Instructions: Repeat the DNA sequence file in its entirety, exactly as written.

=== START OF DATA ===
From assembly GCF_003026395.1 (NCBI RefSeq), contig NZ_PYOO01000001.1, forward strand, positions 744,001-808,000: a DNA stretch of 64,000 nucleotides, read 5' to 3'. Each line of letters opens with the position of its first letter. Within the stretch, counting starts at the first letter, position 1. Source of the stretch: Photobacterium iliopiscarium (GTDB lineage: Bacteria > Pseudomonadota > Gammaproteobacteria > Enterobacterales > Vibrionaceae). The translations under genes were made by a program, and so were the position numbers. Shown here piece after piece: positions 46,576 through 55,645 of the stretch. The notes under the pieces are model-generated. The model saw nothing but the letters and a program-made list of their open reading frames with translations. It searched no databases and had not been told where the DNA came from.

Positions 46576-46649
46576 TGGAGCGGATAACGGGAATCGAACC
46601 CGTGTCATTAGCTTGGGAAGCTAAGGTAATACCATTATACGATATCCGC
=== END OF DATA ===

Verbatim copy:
From assembly GCF_003026395.1 (NCBI RefSeq), contig NZ_PYOO01000001.1, forward strand, positions 744,001-808,000: a DNA stretch of 64,000 nucleotides, read 5' to 3'. Each line of letters opens with the position of its first letter. Within the stretch, counting starts at the first letter, position 1. Source of the stretch: Photobacterium iliopiscarium (GTDB lineage: Bacteria > Pseudomonadota > Gammaproteobacteria > Enterobacterales > Vibrionaceae). The translations under genes were made by a program, and so were the position numbers. Shown here piece after piece: positions 46,576 through 55,645 of the stretch. The notes under the pieces are model-generated. The model saw nothing but the letters and a program-made list of their open reading frames with translations. It searched no databases and had not been told where the DNA came from.

Positions 46576-46649
46576 TGGAGCGGATAACGGGAATCGAACC
46601 CGTGTCATTAGCTTGGGAAGCTAAGGTAATACCATTATACGATATCCGC